Shown here is the rear of Madden Cruiser number five. This coach featured an expanded work area at the left, the large bed on the right and a four-foot by four-foot steam shower. The bed was mounted on sliders and could be moved when not in use to increase the aisle width. MCI.

In might be noted that John often put as much as 80,000 to 100,000 miles on his coach during the football season. Depending on game locations, John could easily find himself crossing the country between games in weather conditions that might be considerably less than ideal. Typically, there are two drivers on board. The drivers on this coach were Willie Yarborough and Joe Mitchell.

Those people who have worked with and for John Madden indicate that he is very considerate of his staff and co-workers. On one noteworthy occasion, one of his drivers became seriously ill and had to be hospitalized. John allowed his other driver to accompany him, thus leaving the Madden Cruiser driverless in spite of a forthcoming engagement and a long drive to the west coast for the holidays. The staff at Custom Coach scrambled and provided emergency drivers to get the Madden Cruiser to its next port of call, and then cross country to get John home for the holidays. John made sure that the drivers knew he appreciated their efforts.

John finally decided to retire in 2009 following his broadcast on Pittsburgh’s impressive 27-23 win over Arizona in the 2009 Superbowl. Dallas Cowboys owner Jerry Jones was quoted as saying, “I am not aware of anyone who has made a more meaningful impact on the National Football League than John Madden, and I know of no one who loved the game more.” From our standpoint, the bus industry was also very appreciative of John’s efforts as an unofficial spokesman for the industry. He let people know that there was an alternative to the automobile, train and plane that was safe, reliable and got you where you needed to be.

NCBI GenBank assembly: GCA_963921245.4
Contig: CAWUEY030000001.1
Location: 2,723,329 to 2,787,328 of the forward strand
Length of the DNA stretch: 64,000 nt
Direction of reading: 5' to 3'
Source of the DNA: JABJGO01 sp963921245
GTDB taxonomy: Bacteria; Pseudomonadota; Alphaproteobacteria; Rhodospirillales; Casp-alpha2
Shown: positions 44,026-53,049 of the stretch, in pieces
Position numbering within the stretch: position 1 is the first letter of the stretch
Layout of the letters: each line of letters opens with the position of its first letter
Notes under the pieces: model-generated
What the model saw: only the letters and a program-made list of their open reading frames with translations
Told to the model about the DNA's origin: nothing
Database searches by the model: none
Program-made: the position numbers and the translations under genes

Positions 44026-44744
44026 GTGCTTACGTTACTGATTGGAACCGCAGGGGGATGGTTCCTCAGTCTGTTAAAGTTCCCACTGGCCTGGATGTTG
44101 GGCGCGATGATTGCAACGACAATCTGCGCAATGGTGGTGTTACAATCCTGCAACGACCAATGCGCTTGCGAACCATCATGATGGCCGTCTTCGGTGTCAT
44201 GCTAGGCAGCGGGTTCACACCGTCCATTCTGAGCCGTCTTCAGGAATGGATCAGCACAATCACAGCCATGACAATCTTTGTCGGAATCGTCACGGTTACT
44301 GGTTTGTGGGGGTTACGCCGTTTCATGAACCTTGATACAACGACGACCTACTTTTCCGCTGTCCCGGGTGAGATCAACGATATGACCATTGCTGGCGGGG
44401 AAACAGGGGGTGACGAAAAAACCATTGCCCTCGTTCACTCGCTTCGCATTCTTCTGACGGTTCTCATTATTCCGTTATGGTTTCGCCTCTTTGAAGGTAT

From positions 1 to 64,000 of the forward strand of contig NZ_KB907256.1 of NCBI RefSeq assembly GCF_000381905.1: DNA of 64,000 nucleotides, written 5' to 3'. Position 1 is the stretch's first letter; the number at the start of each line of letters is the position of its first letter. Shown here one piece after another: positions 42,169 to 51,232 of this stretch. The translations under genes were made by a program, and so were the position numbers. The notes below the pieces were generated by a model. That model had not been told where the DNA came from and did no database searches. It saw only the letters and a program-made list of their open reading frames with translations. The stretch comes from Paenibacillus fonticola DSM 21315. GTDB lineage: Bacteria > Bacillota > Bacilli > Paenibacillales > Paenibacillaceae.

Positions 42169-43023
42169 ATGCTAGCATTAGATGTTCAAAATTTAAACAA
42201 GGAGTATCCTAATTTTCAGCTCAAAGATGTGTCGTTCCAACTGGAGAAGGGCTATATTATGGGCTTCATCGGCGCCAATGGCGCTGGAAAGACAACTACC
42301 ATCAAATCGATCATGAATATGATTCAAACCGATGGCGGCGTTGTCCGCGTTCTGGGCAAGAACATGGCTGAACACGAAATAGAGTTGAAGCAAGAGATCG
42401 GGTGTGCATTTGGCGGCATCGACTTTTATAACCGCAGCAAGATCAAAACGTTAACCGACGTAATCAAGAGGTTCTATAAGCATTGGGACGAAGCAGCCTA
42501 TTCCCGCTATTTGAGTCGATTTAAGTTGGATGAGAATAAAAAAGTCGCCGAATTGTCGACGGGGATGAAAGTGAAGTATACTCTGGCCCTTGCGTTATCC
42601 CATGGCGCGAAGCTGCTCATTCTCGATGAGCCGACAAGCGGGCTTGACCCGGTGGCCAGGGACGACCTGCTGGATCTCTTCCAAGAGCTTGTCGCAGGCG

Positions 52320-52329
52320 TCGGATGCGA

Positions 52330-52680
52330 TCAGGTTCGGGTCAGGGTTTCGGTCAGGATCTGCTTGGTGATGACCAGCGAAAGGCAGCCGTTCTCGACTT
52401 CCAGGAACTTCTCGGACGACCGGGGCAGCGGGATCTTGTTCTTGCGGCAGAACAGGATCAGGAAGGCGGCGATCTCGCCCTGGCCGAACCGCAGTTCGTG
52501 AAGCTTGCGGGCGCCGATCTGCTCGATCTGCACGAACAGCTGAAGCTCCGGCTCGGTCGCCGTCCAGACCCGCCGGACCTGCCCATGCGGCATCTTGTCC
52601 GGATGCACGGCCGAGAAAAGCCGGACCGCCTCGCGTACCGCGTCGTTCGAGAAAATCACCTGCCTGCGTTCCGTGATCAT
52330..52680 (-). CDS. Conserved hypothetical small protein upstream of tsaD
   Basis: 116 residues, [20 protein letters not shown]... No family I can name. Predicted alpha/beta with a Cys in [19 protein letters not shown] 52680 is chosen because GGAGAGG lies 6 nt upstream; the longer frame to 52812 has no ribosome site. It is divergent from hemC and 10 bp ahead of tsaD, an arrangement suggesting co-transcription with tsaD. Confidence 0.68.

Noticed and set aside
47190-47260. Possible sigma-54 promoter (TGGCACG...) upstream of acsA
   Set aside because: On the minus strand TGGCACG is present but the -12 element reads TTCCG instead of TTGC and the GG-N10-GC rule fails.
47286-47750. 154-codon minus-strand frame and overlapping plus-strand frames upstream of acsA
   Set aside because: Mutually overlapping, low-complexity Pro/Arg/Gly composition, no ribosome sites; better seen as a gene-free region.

MCI says goodbye to Coach Madden

Legendary NFL coach, TV football analyst and video game entrepreneur John Madden, who passed away on December 28, 2021, was also a foremost expert on the flexibility, comfort, and people power of motorcoach travel. After Madden retried as head coach of the Super Bowl-winning Oakland (now Las Vegas) in 1979, a well-publicized aversion to flying would put him in the first of four MCI “Madden Cruisers” starting in 1987. He traveled by the luxury-appointed, satellite-connected MCIs 80,000 miles a year to get to broadcast assignments and many memorable appearances for MCI. It was the only coach Madden would ever use. “I like to be in the best, and for me, that’s MCI,” Madden said in an MCI ad.

“He always made time for us at our customer appreciation events, sharing insights about NFL teams and entertaining stories about life on the road,” said Patricia Ziska, MCI vice president of New Coach Sales, who managed the Madden relationship through his retirement in 2009. “He appreciated our drivers and admired our business owners. He was one of us and a friend to our industry.”

By Larry Plachno

Larry Plachno has spent most of his life working in the bus industry. He purchased his first bus in 1963, worked for bus companies, and owned bus companies including Executive Commuter Coach and Wisconsin Illinois Stages.

He has owned several bus conversions including three by Custom Coach. Since 1977, he has served as the editor of National Bus Trader.

You can contact Larry Plachno at
Reception@BusMag.com
or visit the website: BusMag.com